“Inflammaging” is a combination of “inflammation” and “ageing” – chronic, low-grade inflammation that occurs as a result of the ageing process.
The exact mechanisms behind inflammaging are not fully understood, but it is thought to be caused by a combination of genetic, environmental, and lifestyle factors (diet, exercise, stress, rest).
Inflamed joints can be caused by a variety of factors, including:
- Autoimmune disorders: In conditions like rheumatoid arthritis and lupus, the immune system mistakenly attacks the body’s own tissues, including the joints.
- Infection: Bacterial, viral, or fungal infections can cause joint inflammation.
- Injury: Damage to the joint, such as a sprain or fracture, can cause inflammation.
- Overuse: Repeated stress on the joint, as seen in athletes or manual labourers, can cause inflammation.
- Gout: A type of arthritis caused by a buildup of uric acid crystals in the joints.
- Osteoarthritis: A degenerative joint disease that causes the breakdown of cartilage and leads to inflammation.
- Aging: As we age, joints naturally wear down and become more prone to inflammation.
Inflammation in joints can lead to pain, stiffness, and reduced mobility. Treatment for inflamed joints depends on the underlying cause and may include medications, supplements, physical therapy, and lifestyle modifications.
A build-up of Senescent cells is one of the 9 Hallmarks of Aging
When cells become senescent, they stop dividing and start to accumulate in tissues. These cells secrete a complex mixture of proteins, lipids, and other molecules called the senescence-associated secretory phenotype (SASP). The SASP includes various pro-inflammatory cytokines, chemokines, and other factors that can promote inflammation and tissue damage. Simply put, senescent cells accumulate with age and cause inflammation.
The accumulation of senescent cells and the associated inflammation have been linked to various age-related diseases, including cancer, cardiovascular disease, and neurodegenerative diseases. Therefore, targeting senescent cells and reducing inflammation associated with the SASP has emerged as a promising strategy for combating age-related diseases and promoting healthy ageing.
Recent research has shown that Fisetin, a natural flavonoid compound found in some fruits (especially strawberries!) and vegetables, can selectively kill senescent cells and reduce the associated inflammation. Fisetin has been shown to have potential anti-aging effects and may be useful in preventing or treating age-related diseases by targeting senescent cells and reducing inflammation. However, more research is needed to fully understand the mechanisms involved and to determine optimal dosages and potential side effects in humans.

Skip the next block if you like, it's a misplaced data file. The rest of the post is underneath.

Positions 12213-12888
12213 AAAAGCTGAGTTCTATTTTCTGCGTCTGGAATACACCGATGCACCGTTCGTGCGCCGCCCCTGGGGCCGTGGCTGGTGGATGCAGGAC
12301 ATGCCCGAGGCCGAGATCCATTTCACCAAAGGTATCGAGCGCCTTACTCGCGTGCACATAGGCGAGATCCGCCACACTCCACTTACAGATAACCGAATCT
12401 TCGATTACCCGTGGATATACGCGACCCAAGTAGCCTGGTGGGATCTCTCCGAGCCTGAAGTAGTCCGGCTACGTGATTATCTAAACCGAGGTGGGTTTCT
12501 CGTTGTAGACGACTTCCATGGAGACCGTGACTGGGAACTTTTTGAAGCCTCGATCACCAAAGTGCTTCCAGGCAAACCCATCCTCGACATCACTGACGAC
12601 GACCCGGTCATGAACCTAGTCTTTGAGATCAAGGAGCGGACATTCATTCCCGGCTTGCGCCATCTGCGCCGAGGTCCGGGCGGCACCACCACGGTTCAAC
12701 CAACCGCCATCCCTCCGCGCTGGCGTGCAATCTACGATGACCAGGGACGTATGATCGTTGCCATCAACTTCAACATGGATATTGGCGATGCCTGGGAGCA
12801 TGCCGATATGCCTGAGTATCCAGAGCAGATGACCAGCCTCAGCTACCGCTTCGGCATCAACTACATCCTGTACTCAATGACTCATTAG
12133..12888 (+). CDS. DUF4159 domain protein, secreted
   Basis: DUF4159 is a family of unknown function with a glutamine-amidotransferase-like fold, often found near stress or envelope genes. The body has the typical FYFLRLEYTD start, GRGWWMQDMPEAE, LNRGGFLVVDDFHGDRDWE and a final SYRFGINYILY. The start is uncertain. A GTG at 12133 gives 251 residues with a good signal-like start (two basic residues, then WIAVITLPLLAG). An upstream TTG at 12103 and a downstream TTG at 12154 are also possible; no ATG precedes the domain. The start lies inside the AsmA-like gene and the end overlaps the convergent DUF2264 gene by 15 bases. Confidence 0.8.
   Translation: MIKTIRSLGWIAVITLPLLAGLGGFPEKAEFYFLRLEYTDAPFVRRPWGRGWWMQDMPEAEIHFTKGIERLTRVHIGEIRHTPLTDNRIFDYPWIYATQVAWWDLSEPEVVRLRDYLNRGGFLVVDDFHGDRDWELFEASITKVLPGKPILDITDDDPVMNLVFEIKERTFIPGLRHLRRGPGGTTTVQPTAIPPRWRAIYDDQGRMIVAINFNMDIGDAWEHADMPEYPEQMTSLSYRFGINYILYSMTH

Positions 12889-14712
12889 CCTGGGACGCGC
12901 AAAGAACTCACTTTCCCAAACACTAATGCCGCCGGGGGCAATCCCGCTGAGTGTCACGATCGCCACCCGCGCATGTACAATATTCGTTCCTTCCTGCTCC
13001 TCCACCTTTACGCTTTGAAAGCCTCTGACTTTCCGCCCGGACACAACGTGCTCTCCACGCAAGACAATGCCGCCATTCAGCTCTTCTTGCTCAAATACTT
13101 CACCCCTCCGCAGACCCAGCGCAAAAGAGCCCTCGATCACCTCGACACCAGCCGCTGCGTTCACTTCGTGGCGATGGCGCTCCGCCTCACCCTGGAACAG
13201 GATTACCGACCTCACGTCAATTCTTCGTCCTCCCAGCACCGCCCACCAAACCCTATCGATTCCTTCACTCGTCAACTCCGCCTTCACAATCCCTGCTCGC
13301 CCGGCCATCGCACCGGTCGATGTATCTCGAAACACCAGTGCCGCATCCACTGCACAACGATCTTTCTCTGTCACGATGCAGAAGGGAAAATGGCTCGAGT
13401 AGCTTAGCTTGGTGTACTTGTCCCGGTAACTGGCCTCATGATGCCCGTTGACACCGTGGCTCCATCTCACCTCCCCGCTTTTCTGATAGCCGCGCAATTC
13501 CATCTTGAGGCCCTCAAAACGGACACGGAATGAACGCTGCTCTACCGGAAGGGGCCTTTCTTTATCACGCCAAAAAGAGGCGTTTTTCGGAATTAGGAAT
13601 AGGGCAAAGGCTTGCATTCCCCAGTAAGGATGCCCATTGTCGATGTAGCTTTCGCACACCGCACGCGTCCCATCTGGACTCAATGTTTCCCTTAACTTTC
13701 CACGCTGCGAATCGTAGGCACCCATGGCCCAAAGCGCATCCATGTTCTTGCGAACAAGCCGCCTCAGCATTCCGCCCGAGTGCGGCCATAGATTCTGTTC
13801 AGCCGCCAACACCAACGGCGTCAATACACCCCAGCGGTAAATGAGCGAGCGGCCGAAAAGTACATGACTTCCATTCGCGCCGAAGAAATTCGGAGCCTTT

Senolytics are compounds that support the body’s natural ability to clear old, damaged (senescent) cells to make way for new, healthy cells.
Fisetin, a flavonoid found in various plants and in minute quantities in some fruits and vegetables, is one of the most powerful natural senolytics ever discovered.
Learn about Matakana Fisetin Ultra – a senolytic available from Matakana Superfoods or get it direct from me (NZD$65 – April 2023)
What is a Senolytic?
Senolytics have been developed as a potential therapy to target senescent cells and improve health outcomes in older adults. These drugs work by triggering cell death in senescent cells, while sparing healthy cells. By removing these senescent cells from the body, senolytics have been shown to improve tissue function, reduce inflammation, and increase lifespan in preclinical studies.
Senolytics are still in the early stages of development and research, and there is much to be learned about their safety and efficacy in humans. However, they represent an exciting potential avenue for treating age-related diseases and improving health outcomes in older adults.
Please note that your doctor may not know much/anything about Fisetin. It is relatively newly discovered and while early research suggests it should have significant benefits for humans, there are not many significant, completed studies yet. However, it is a naturally occurring compound and there are currently no known negative side effects. (March 23)
Click here to learn more about Fisetin, its benefits and side effects
Click here to learn about clinical studies conducted on Fisetin
Click here to learn about current and planned clinical trials on Fisetin